Tuesday, 29 October 2019

When agreement relating to immovable property can be termed as commercial dispute?

In view of the above, it becomes clear that the dispute raised by respondent no. 1 in the suit for specific performance against the petitioners is covered under the definition of commercial dispute under Section 2(1)(c)(vii) read with Explanation (a) of the Act of 2015. This is particularly so, when the said agreement is read with the Memorandum of Understanding, also of the same date, executed between the parties showing beyond any doubt that the agreement relates to immovable property, which is to be used exclusively in trade or commerce. The respondent no. 1 has not denied and, in fact, it has accepted before this Court about the existence of the said Memorandum of Understanding executed between the parties. It is evident that the parties entered into the agreement to develop the property in question by undertaking construction activity or to further sell the same for commercial gains, in terms of the very objects of the two parties i.e. petitioner no. 1 and respondent no. 1. There is no dispute about the fact that the "commercial dispute" between the parties is beyond the amount of Rs. 1 Crore.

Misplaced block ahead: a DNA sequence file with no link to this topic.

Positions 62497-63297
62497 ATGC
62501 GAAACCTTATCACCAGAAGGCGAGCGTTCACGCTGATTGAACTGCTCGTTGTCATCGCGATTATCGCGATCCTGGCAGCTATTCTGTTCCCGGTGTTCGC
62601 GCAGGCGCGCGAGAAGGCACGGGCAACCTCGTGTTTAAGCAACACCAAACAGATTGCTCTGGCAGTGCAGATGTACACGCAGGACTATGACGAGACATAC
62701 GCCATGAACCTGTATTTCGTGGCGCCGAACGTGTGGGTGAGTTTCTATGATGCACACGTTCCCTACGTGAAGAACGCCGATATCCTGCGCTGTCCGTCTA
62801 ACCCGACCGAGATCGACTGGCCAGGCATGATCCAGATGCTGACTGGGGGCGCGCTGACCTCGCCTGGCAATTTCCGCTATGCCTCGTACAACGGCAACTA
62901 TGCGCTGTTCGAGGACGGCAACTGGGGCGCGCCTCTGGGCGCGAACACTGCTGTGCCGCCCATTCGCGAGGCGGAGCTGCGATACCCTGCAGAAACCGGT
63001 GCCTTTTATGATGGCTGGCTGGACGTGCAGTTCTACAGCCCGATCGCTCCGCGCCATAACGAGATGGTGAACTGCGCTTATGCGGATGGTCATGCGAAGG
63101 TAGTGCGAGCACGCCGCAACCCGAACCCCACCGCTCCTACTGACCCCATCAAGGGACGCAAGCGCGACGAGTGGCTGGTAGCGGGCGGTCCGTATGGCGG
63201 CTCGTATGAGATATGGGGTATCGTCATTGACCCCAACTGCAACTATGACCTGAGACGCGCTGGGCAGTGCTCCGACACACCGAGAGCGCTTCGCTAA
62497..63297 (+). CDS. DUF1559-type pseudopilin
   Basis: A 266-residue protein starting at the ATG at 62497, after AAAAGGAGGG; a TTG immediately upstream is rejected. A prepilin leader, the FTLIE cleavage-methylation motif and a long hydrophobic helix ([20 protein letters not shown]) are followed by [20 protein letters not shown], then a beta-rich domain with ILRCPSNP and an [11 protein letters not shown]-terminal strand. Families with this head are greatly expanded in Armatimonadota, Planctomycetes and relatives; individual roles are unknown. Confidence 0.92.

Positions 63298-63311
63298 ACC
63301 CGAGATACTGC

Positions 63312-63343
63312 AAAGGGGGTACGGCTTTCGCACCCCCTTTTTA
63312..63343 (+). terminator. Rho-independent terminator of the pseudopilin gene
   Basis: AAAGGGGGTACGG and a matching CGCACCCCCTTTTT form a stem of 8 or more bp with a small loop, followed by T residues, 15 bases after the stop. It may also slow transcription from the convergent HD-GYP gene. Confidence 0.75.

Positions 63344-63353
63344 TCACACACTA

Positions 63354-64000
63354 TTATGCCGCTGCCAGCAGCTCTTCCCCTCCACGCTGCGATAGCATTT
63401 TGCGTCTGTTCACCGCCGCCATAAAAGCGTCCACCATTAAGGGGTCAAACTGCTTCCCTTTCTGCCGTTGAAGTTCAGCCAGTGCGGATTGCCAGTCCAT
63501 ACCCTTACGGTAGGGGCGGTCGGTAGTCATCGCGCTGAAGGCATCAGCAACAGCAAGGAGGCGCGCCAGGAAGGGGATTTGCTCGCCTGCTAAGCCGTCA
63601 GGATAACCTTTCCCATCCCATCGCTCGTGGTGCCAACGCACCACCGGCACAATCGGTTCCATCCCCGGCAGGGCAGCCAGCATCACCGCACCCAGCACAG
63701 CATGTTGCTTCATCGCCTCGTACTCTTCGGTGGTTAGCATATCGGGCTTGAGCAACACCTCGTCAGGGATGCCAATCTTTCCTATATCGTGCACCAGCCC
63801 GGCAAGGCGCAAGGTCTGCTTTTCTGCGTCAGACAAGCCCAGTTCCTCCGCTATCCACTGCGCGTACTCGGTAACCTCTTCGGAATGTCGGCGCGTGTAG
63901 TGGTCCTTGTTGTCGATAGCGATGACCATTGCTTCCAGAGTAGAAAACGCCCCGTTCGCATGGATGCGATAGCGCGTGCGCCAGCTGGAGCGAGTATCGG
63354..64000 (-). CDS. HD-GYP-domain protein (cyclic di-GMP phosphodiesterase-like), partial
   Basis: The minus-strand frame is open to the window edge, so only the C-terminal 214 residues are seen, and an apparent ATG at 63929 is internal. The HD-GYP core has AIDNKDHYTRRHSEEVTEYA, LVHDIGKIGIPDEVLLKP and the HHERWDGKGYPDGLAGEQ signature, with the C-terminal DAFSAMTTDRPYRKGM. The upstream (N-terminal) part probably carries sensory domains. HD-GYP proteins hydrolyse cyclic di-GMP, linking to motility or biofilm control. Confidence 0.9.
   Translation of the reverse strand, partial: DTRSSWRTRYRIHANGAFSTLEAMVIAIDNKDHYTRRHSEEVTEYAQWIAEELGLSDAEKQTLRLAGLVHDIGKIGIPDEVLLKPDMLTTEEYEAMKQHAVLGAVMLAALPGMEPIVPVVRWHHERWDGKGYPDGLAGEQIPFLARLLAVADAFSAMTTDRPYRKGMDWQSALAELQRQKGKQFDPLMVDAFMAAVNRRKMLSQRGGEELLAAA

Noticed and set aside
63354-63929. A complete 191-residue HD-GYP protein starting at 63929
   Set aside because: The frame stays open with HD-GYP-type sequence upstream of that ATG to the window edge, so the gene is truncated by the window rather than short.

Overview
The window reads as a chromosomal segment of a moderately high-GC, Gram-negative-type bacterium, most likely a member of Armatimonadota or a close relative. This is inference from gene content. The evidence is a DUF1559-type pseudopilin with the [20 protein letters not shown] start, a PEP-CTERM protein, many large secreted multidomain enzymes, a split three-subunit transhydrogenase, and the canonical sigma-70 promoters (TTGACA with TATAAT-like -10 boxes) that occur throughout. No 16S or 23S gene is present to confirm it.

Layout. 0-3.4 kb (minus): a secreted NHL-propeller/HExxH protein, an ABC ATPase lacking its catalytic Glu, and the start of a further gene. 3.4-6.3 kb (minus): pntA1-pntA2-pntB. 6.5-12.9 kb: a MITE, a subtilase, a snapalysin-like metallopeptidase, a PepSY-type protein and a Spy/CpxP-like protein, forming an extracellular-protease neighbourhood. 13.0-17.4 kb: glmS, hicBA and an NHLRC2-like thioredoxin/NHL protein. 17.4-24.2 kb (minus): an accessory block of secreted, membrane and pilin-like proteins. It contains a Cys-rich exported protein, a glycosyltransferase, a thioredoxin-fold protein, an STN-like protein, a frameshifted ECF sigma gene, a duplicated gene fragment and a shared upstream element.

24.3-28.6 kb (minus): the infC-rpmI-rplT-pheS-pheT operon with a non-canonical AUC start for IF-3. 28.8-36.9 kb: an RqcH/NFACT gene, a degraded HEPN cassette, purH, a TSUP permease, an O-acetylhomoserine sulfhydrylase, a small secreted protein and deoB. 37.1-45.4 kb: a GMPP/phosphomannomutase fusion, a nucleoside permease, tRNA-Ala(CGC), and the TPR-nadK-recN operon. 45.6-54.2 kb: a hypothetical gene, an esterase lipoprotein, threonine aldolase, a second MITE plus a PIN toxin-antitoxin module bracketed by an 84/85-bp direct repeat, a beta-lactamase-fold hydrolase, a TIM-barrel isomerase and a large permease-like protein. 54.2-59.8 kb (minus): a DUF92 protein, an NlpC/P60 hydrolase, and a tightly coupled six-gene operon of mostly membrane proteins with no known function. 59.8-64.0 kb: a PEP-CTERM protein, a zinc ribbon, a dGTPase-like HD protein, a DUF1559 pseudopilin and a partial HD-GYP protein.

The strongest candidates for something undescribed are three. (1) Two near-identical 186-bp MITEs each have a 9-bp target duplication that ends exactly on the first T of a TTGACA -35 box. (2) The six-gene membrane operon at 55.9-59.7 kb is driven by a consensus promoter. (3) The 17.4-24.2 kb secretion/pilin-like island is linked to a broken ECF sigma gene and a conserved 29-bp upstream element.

IN THE HIGH COURT OF BOMBAY (NAGPUR BENCH)

Writ Petition No. 4080 of 2018

Decided On: 08.02.2019

Kanchanganga Realtors Pvt. Ltd. Vs.  Monarch Infrastructure Developers Pvt. Ltd. and Ors.

Hon'ble Judges/Coram:
Manish Pitale, J.

Citation: 2019(5) MHLJ 953


1. Rule. Rule made returnable forthwith. Heard finally by consent of the learned Counsel appearing for the parties.

2. The question that arises for consideration in this petition is, as to whether the impugned order passed by the Court of Joint Civil Judge Senior Division, Nagpur (trial Court), in refusing to transfer the suit filed by respondent no. 1, under Section 15(2) of the Commercial Courts Act, 2015 (for short, 'the Act of 2015') to the Commercial Court, was justified in the facts and circumstances of the present case. It is the contention of the petitioners (original defendants) that although the suit filed by respondent no. 1 pertains to a prayer for grant of decree of specific performance of agreement dated 04-04-2015, by applying definition of "commercial dispute" under Section 2(1)(c) of the Act of 2015, the suit filed by respondent no. 1 pertains to a commercial dispute and that under Section 15(2) of the Act of 2015, the suit ought to have been transferred to the Commercial Court.